The Alpha Review
By Andrew Uys
I’ve heard that trade paperbacks — a run of comic issues collected into a graphic novel — are all the rage today. But which ones are worth your time? This column aims to put the spotlight on the spectacular trades — at least according to this writer. And just for fun, we will start with the letter “A,” and each subsequent review will follow with the next letter of the alphabet. While you might object to my taste or my opinion, I hope that this column will help save you time and money when you are next buying a trade paperback, as well as effort in alphabetizing.
E is for The Exterminators: Bug Brothers
Written by Simon Oliver
Art by Tony Moore
Vertigo Comics, 2006
Vertigo is a subdivision of DC Comics, publishing the racier, stranger, and more violent material that does not fit into DC’s “hero” continuity or marketing scheme. Popularized by such titles as Sandman and Swam Thing, people either love or hate the Vertigo line of comics; reveling in the storylines that the mature line allows, or despising what I heard once as “Great covers, but the art inside always sucks.” Much of the success attributed to Vertigo has come from trade paperback sales, where the complex and ever shifting plots can be absorbed more easily. I know of many comic fans who never read the monthly issues but can’t wait for the next TPB to be released.
Where does The Exterminators fit into this? Apparently not very well, as the title has been slated to wrap up in a few issues. Is this because the comic isn’t well written or doesn’t have excellent art? No, it has both. Why is it ending then? My theory is that it’s ending for the same reason that those who read it love it. This is one of the most disgusting comics you will ever pick up. I don’t mean that it contains horrific sexual acts or mind-numbing violence, but rather that the writer continues to come up with some of the most vile, revolting scenes that one could possibly imagine — most of which involve lots of cockroaches and other bugs.
Before I break down the first trade let me share with you how I encountered The Exterminators. I had heard some really good buzz about the book, so one day while I was sitting down to lunch I decided to see what all the hype was about. Very quickly I realized I couldn’t eat and read this trade at the same time — so I put aside my food and finished the trade. The Exterminators is definitely not for the squeamish or those who suffer from entomophobia (fear of insects). For the rest, it is a lot of fun.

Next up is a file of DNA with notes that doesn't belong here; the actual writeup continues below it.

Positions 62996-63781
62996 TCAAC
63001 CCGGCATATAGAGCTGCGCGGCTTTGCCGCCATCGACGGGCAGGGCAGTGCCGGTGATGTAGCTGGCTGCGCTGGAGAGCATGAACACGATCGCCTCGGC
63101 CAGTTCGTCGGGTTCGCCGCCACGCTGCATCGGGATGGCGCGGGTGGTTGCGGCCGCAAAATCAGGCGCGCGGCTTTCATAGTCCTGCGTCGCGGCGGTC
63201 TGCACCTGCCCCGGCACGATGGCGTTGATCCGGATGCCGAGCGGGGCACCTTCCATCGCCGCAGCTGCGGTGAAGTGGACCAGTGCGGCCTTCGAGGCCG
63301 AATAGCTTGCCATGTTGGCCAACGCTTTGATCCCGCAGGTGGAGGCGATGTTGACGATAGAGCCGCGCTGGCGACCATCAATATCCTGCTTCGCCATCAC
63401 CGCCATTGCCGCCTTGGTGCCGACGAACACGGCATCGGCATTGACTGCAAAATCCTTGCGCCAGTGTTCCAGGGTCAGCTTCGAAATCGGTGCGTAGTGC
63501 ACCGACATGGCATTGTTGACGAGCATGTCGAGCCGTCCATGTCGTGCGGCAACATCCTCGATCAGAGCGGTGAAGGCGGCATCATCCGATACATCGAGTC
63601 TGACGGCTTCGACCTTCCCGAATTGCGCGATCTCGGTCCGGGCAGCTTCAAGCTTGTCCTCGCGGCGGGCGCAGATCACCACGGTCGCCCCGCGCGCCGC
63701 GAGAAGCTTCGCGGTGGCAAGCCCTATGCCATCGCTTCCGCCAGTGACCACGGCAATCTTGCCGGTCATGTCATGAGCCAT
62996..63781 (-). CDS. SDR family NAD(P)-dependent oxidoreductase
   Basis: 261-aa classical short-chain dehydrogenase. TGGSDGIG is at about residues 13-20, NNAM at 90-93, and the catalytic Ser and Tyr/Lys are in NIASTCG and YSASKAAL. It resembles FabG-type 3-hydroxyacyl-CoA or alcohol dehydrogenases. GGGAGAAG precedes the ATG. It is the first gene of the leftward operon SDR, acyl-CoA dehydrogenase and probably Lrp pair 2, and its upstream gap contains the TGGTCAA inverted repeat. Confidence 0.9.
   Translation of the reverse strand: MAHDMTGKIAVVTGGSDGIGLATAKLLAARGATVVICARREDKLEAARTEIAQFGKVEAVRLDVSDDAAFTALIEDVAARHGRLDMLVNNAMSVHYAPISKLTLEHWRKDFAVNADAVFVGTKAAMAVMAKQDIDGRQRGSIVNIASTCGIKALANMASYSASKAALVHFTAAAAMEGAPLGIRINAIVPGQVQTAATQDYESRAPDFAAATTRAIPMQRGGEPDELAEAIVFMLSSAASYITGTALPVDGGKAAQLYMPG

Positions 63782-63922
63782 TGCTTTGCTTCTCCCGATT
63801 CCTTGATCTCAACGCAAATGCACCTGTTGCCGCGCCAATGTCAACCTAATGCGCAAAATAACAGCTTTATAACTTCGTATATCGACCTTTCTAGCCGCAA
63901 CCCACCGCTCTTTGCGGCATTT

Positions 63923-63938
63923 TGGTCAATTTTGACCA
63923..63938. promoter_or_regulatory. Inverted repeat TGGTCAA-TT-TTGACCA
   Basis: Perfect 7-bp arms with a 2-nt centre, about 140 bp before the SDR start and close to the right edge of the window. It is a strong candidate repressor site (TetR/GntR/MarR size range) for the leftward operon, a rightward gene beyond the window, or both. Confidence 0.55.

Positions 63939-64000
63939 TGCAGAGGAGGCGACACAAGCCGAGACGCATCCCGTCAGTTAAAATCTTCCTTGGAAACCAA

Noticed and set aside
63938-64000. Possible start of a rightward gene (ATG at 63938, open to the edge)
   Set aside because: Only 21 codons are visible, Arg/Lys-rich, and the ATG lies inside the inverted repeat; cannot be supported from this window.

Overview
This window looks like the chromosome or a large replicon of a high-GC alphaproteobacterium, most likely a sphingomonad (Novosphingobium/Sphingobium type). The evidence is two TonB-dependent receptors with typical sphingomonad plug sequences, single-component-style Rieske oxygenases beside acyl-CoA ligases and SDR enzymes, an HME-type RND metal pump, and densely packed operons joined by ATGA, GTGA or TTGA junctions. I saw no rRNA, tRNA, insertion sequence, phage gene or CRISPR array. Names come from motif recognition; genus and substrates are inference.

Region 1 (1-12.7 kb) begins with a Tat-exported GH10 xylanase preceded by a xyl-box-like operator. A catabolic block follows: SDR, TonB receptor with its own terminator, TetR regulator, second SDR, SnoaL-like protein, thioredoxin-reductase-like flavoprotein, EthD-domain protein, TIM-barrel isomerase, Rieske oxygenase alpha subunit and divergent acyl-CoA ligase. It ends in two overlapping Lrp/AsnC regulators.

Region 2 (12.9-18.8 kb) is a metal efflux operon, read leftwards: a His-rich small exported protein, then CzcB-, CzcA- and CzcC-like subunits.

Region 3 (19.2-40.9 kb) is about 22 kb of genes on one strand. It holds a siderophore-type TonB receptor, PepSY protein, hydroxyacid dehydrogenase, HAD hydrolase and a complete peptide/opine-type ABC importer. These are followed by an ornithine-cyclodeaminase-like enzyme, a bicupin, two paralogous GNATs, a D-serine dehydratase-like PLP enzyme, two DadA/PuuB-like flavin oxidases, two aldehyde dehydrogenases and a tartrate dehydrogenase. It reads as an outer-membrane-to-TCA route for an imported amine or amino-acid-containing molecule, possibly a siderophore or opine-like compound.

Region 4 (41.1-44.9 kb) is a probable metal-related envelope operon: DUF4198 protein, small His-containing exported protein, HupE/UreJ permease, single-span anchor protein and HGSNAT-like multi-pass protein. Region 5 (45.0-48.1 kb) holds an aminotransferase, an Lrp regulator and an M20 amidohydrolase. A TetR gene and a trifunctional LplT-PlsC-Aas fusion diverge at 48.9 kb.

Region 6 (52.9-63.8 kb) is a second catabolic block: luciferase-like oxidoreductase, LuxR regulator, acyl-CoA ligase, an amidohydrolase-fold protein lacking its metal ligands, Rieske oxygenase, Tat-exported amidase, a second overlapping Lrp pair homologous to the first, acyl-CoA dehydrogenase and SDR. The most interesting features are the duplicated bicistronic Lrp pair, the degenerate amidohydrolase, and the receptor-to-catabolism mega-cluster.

The Exterminators: Bug Brothers is the first of three trades published, with a fourth slated for April 2008. The main character is Henry James, who has taken a job as an exterminator with the Bug-Bee-Gone company. Henry’s girlfriend works for Ocran Industries, the corporation that produce the wonder chemical, Draxx, that is used to kill cockroach infestations. Henry is partnered with AJ at the beginning of the story, a crass hick type who is supposed to be showing Henry the basics of exterminating, but instead spends his time shooting up Draxx with unfortunate consequences. After AJ’s death, while Henry is going through the deceased’s locker, he discovers an ancient Egyptian box with strange markings on the outside — I still don’t entirely understand the significance of this item, but I place my trust in the writer to reveal all, especially now that the series is wrapping up. Later, Henry is partnered with Stretch, a Buddhist/spiritual type who has strange ideas on how to bring about karmatic balance in the world. Together they try to aid a down-on-her-luck mother, whose apartment is overrun with bugs. As these supporting characters might indicate, the world of the Exterminator’s is a bizarre and twisted place, and that’s not even factoring in the various clients/victims that Henry is sent to help, or the massing super-cockroach army that will play a major role in the subsequent trades.
The Exterminators: Bug Brothers is a fun, if disturbing, read. I found the characters in the story to appear one-dimensional at first glance, but on further reading contain deeper layers and darker mysteries as the plot moves along. All my other reviews have been about major superhero icons and the very well-know writers/artists working on them, and this trade is the complete opposite. It is about ordinary everyday people, who have crappy jobs and unhappy lives, and how they survive. While I’m sure someone will object to this, I don’t know the writer’s other work particularly well (if he has done anything else), but that doesn’t make this book any less worth reading — the dialogue and plot are absolutely first rate. Tony Moore’s illustrations are fantastic and renders Simon Oliver’s absolutely disturbing scenes all too well. It’s a pity that the series will be wrapping up, but I am looking forward to how they plan on finishing their run. If you are looking for a great read, that doesn’t involve men in costumes, and that will, guaranteed, gross you out, pick up The Exterminators: The Bug Brothers.